Independent presidential aspirant, Alan Kwadwo Kyerematen says he is unfazed by people who suggest his departure from the ruling New Patriotic Party (NPP) would make a pipedream of his presidential ambitions.
According to him, he is well positioned and has enough political recognition to succeed where others have failed.
Alan Kyerematen quit the NPP after alleging the party has been hijacked by a select few and deviating from its democratic credentials.
Announcing his independent candidacy, he stated that he envisions a united government where the system of winner-takes-all is eschewed and leaders are selected based on merit instead of affiliation.
He acknowledged that while many before him have failed to break the NPP-NDC duopoly, he intends to achieve that to usher in a better development paradigm leveraging on his political clout.
“I have a lot of respect for these gentlemen; they’re all my very good friends, my very close friends. I cannot speak for them, I can speak for myself. I think that there are things that make my case different first because I’ve been a dominant figure in NPP politics for many years.
“It’s not just because I am a founding member of the party. I was chairman of the young executives’ forum which was one of the most vibrant groups within NPP. So I have a track record of performance of service to the party and to government.
“But beyond that, you know I’ve been in this game for some time, I’ve contested our current president three times so I have recognition in the rank and file of the party. I’m not a rookie in politics in the NPP. I think that I enjoy massive support particularly at the grassroots level,” he said.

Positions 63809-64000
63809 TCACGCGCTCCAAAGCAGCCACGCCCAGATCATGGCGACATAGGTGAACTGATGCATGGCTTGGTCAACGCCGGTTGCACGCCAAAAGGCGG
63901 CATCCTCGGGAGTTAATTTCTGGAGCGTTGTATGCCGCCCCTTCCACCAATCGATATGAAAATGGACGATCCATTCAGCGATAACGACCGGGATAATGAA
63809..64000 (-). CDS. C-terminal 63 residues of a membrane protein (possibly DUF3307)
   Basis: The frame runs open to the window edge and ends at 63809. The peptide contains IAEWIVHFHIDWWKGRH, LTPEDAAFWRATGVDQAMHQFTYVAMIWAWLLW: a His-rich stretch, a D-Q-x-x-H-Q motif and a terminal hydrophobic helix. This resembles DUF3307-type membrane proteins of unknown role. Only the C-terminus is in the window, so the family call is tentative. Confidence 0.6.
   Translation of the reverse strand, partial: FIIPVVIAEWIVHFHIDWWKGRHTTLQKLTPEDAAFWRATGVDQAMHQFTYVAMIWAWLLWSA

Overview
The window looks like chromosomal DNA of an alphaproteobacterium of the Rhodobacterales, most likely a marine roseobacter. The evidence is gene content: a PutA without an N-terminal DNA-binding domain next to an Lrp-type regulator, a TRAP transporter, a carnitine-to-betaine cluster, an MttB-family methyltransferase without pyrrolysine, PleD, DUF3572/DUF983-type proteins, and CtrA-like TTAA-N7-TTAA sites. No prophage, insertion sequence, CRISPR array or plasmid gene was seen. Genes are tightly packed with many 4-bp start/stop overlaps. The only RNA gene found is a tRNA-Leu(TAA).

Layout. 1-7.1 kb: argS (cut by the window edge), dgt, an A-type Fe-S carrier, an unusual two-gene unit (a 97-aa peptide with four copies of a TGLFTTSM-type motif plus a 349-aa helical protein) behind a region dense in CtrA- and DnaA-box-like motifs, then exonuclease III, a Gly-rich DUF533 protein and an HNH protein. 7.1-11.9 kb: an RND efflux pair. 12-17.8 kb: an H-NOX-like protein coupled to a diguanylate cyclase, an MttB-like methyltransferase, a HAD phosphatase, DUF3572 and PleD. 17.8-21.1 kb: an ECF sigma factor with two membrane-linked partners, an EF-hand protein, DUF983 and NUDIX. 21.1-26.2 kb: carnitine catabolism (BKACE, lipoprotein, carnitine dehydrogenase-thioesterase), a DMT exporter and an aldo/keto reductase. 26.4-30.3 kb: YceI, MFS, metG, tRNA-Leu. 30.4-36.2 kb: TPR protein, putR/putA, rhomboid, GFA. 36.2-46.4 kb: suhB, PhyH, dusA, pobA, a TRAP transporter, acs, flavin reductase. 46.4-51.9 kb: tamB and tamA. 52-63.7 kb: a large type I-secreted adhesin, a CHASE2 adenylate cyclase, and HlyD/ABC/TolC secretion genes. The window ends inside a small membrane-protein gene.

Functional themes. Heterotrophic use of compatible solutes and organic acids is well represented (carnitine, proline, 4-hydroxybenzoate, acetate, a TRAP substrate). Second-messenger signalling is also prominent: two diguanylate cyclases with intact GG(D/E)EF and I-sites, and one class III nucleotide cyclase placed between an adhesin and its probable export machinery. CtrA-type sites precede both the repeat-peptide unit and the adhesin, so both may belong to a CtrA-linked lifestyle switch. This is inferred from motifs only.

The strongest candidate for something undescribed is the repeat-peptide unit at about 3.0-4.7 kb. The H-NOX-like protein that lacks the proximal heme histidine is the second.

Mr. Kyerematen placed third in the recent NPP super delegates’ conference being part of processes to elect a presidential candidate.
According to him, the super delegates were a minute fraction of the entire NPP family, and he has better chances going directly to the NPP broad base instead of through the delegates system.
“Look, super delegates primaries, that doesn’t determine your real strength within the family of NPP. Why do I say so? Averagely about 6.5 million people in any given election will vote for NPP. Now even if you go beyond the super delegates and you go to the general primaries, it’s only 210,000 people who vote.
“Now you’re talking about not a membership base but a sympathiser base of over 6.5 million NPP sympathisers. So it doesn’t matter what the delegates normally would think, the key is how popular is Alan amongst this broader NPP family.
“I have a very strong positioning within that community. And so when I hear people say ‘oh Alan can go, it will not matter’, my simple answer is that, wait and see. Let’s get to the field and let’s wait and see. The contest finally will be determined when we have the general election,” he said.
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